The simple house of worship on White Oak Road, across from the White Oak Civil War Museum, has its historic roots in the separation of church and state and was a hub of Union Army activity in the winter of 1862-63.
During the colonial period, the Anglican church was Virginia’s official faith, but other groups, such as Baptists, found tremendous growth opportunities in the Old Dominion. Preaching a simpler doctrine which they believe more closely aligns with the early churches of the New Testament, the Baptists’ ranks swelled as ever more immigrants arrived, pushing the physical and social boundaries of the colony.
In the Beginning
First known as White Oak Church of Christ, the church was organized in 1789 as a branch of Chopawamsic Church. In 1835, its meeting house and one acre of land were deeded to the church by John Moncure for $1. During the 1830s, its name was changed to White Oak Primitive Baptist Church because of strong opposition to some other Baptists straying from original doctrines. The group that met at White Oak Road considered themselves “old school” or “primitive” for adhering to the simpler ways. Indeed, White Oak Primitive Baptist chose to take itself out of fellowship with Fredericksburg Baptist in 1835 due to “the loose and divided state of the churches.”
A Center of Union Encampment
Located as it was in the heart of occupied territory, White Oak Primitive Baptist ceased to hold its own services from December 1861 to February 1868. After the arrival of the Union Army in 1862, the church was used by necessity as a hospital, a United States Christian Commission station, and a photography studio. Delegates from the U.S. Christian Commission distributed testaments to soldiers and conducted worship services and prayer meetings. Fifty-two soldiers were buried on church grounds, but it is believed their remains were later moved to the Fredericksburg National Cemetery.
New Churches Arise from the Old
White Oak Primitive Baptist Church had no bar to membership due to race, and many early black members had been enslaved at nearby Chatham plantation. However, black worshippers were separated from whites by a three-foot wall,* and after the War, the separation would be of a more permanent sort. In 1868, the church resolved to dismiss “colored members who desire separate organization.” Of that group, 59 members moved to Alexandria and chose Fielding Roberson from among their number to serve as preacher. York Johnson was chosen as preacher from among 27 members who came to constitute “Bethlehem Church of colored members” in Stafford County, now known as Bethlehem Primitive Baptist Church.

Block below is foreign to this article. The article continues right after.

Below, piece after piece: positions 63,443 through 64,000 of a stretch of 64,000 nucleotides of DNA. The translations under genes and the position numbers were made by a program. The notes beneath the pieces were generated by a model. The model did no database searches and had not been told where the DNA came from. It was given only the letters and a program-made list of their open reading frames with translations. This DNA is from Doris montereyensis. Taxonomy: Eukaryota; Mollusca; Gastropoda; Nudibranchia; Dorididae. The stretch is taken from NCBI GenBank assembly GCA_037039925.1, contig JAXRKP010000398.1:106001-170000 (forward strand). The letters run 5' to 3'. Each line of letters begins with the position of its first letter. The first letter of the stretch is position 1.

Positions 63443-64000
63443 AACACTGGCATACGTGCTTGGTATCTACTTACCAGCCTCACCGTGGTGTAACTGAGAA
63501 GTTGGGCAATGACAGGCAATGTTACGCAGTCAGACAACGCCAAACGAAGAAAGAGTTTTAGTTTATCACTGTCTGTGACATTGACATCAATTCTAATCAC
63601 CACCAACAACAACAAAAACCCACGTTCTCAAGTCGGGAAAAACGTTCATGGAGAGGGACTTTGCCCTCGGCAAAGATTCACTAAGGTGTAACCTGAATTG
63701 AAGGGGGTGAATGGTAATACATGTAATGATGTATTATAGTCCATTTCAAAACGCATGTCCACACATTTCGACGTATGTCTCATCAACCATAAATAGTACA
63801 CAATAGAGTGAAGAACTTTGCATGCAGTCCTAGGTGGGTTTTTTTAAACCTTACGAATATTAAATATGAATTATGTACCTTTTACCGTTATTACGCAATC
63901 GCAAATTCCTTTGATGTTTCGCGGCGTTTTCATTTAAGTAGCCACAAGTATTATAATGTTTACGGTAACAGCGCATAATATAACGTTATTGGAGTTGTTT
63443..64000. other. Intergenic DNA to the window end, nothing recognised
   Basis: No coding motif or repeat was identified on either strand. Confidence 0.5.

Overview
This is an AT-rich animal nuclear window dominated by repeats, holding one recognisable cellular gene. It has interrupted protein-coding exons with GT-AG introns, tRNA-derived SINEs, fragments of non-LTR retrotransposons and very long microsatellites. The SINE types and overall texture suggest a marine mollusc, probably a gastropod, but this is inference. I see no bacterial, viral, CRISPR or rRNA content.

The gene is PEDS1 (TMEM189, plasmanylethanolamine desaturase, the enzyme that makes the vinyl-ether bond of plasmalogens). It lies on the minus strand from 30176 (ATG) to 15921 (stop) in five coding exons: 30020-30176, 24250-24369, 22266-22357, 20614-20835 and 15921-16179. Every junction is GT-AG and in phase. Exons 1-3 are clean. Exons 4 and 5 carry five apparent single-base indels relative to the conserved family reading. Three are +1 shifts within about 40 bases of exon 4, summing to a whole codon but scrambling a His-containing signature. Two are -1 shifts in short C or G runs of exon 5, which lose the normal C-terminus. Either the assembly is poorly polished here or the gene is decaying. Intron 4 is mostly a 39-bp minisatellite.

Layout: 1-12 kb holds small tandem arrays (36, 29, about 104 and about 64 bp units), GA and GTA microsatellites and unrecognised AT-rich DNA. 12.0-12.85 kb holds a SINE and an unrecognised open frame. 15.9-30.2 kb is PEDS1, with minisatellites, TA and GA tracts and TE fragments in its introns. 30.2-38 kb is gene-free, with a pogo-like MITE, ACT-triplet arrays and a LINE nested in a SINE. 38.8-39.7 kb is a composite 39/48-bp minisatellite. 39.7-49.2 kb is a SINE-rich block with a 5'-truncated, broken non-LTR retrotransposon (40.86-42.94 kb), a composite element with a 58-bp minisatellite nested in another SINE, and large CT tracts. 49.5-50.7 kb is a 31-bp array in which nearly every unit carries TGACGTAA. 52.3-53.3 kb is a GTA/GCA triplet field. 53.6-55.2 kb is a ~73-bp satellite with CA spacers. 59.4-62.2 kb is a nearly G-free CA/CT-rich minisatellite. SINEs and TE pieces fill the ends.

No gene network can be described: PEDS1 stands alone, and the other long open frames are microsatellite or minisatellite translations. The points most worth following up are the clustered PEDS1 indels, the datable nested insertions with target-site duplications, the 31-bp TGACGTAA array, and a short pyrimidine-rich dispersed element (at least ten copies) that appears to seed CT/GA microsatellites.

The Church Today
Although its membership has decreased significantly through the years, the White Oak Primitive Baptist Church continues to hold monthly services and is administered by the Ketocton Primitive Baptist Association. Located across the road from the White Oak Civil War Museum, the grounds of this historic church are definitely worth a visit, and it is listed on the National Register of Historic Places and is a Virginia Historic Landmark, as well as a U.S. Civil War Trails site.
Much information for this article was taken from White Oak Primitive Baptist Church, Established 1789. History of White Oak Primitive Baptist Church, 1789-1989, prepared by J.R. Kosch, which is available in our Virginiana Room.
*“Black History Helped Shape Stafford’s Story.” The Free Lance-Star. 21 March 2014.
“Primitive Simplicity.” The Free Lance-Star. 26 May 1984. Town & County section. Pg. 11.
“Primitive Treasure: Members of a Historic Church Are Struggling to Maintain Their Property.” The Free Lance-Star. 30 April 1994. B1 and B4